Global and Transnational Sociology Summer School 2018
June 11 – June 22, 2018
This seminar introduces students to theoretical and empirical approaches towards studying the recent upsurge in transnational social movements, its causes, patterns and consequences. Case studies will cover movements in issue areas such as environment, climate change, social justice, resource extraction, economic policy and gender relations. While much of the work on global and transnational social movements has focused on progressive and left-leaning activism, the seminar will also explore the global right-wing and its forms of action in regions such as Europe, North America and Latin America. We will examine the ways in which local social movements - such as those situated in the Ruhrgebiet and in other regions of Germany - are connected to global networks and processes of mobilization, and how these linkages affect the patterns and consequences of mobilization. The seminar alternates between lectures, discussions and group work to prepare presentations and other relevant contributions to the course.
We will address the meanings of border and community in three dimensions arising from China's globalization: (a) global labor migration and the "transnational Chinese community"; (b) cross-border ethnic identities and communities in China, and (c) ethno-nationalism and China's overseas development policies. In effect, we will explore the politics of belonging among Chinese workers abroad (huagong), the complex two-way belongings along the international borders of Xinjiang, Gansu, Inner Mongolia and Heilongjiang, as well as the protean use of ethnic identity in Chinese development projects in Eurasia, the Middle East and Africa."
June 25 – July 6, 2018
This course features social network analysis in mapping the forces of "globalization from above" and "globalization from below", in the early 21st Century. The former include the large corporations that control much of the global economy but also political and cultural organizations involved in policy-planning, lobbying, mass media and social media and higher education. We will explore the research literature that characterizes the elites at the top of these institutions as a global corporate elite or transnational capitalist class. The latter, pressing for global justice, include a wide range of social movements, political parties, alternative media and solidarity-economy organizations whose practices span national borders. Thematically, we will explore how these top-down and bottom-up forces have developed in recent decades and how their agency informs political contention around such issues as transnational neoliberalism, global inequality and the climate crisis.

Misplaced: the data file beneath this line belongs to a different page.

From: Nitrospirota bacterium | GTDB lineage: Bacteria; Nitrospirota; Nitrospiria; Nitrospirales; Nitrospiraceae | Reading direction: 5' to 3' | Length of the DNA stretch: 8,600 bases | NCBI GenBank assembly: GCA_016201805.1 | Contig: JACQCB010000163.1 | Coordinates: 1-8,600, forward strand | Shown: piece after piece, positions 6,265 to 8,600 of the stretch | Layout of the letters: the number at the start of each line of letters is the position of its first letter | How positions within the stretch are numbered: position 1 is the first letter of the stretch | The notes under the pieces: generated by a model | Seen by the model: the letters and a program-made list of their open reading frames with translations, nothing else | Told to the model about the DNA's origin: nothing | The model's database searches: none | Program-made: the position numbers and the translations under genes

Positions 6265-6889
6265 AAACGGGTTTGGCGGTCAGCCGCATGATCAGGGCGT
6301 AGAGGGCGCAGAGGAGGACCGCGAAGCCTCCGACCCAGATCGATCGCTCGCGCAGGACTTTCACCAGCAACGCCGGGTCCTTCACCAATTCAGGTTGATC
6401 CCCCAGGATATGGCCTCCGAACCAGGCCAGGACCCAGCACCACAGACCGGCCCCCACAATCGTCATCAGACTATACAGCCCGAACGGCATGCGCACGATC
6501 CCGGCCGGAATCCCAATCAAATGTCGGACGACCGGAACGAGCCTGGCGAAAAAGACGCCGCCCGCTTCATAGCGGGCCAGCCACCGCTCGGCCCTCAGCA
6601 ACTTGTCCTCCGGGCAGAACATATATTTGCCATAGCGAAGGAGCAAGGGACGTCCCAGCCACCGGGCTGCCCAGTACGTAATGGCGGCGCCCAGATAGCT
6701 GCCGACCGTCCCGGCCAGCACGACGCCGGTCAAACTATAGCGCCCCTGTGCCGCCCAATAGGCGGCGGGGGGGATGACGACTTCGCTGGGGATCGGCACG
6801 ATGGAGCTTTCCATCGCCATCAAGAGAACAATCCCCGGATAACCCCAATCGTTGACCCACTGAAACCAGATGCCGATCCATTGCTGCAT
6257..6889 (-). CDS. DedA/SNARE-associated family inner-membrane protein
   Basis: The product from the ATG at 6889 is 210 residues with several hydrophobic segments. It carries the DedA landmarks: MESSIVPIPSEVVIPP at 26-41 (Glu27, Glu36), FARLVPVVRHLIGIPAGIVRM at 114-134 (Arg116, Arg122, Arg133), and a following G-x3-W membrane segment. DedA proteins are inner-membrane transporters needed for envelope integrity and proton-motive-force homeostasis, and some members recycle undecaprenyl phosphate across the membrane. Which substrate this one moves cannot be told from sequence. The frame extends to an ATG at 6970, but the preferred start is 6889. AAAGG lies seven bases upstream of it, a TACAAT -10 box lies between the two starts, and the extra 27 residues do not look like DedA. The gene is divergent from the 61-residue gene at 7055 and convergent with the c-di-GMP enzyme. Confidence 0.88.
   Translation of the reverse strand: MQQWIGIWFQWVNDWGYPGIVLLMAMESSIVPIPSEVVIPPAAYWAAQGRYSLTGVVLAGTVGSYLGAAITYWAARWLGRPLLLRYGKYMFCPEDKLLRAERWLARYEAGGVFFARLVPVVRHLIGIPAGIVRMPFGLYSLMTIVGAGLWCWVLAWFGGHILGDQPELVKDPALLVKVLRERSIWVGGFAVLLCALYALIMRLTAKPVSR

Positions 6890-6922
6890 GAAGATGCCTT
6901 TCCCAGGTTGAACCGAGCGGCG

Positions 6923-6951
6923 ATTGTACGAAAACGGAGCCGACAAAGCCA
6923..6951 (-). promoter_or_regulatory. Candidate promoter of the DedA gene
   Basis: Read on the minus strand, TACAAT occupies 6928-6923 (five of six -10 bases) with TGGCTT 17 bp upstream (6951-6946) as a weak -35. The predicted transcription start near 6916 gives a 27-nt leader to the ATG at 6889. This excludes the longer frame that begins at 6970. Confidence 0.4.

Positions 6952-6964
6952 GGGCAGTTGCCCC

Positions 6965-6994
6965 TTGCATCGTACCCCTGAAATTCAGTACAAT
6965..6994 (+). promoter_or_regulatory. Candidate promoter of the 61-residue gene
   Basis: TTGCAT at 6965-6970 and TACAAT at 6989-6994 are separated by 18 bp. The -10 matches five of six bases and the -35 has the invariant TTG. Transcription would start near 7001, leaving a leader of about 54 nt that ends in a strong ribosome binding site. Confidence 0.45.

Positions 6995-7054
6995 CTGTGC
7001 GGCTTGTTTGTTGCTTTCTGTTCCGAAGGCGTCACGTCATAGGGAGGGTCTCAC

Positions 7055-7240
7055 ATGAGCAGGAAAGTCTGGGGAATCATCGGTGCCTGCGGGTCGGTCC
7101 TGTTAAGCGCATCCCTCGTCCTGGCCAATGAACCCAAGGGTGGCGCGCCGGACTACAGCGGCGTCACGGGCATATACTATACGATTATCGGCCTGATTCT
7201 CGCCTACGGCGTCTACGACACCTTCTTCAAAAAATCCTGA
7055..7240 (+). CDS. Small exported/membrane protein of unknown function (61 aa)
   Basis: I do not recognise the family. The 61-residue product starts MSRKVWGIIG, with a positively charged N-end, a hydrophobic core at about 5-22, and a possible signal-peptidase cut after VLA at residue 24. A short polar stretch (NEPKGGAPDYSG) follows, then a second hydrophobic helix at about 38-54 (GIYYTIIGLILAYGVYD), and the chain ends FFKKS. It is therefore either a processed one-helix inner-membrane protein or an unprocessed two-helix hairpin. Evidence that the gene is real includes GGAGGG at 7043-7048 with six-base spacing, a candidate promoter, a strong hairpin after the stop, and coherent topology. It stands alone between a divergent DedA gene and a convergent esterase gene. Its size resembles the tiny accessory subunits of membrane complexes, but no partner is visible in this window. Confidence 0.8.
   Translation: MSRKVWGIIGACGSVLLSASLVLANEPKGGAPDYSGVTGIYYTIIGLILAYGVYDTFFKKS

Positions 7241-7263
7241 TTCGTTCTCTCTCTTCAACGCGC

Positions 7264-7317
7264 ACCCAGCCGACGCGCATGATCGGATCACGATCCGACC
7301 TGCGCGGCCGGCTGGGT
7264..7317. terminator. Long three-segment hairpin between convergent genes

The ongoing digital transformation of work and industry involves a plethora of digital technologies, e.g. artificial intelligence, algorithms, and learning systems; interconnected physical devices, autonomous logistics, and cyber-physical systems (“Internet of Things”); robotics and additive manufacturing technologies; or wearable and ‘smart’ devices. However, the paths of digitization differ. Current processes of digitization in manufacturing are particularly shaped by, mostly national, corporate initiatives and industrial policies such as the U.S. „Industrial Internet Consortium“, “Industrie 4.0” in Germany, “Industrie du futur” in France, or the „Industrial Value-Chain Initiative“ in Japan. In a rather hands-on seminar style, we will conduct comparative research on the different initiatives and policies, on their institutionalization, main vantage points, represented interests, scope, and practical effects.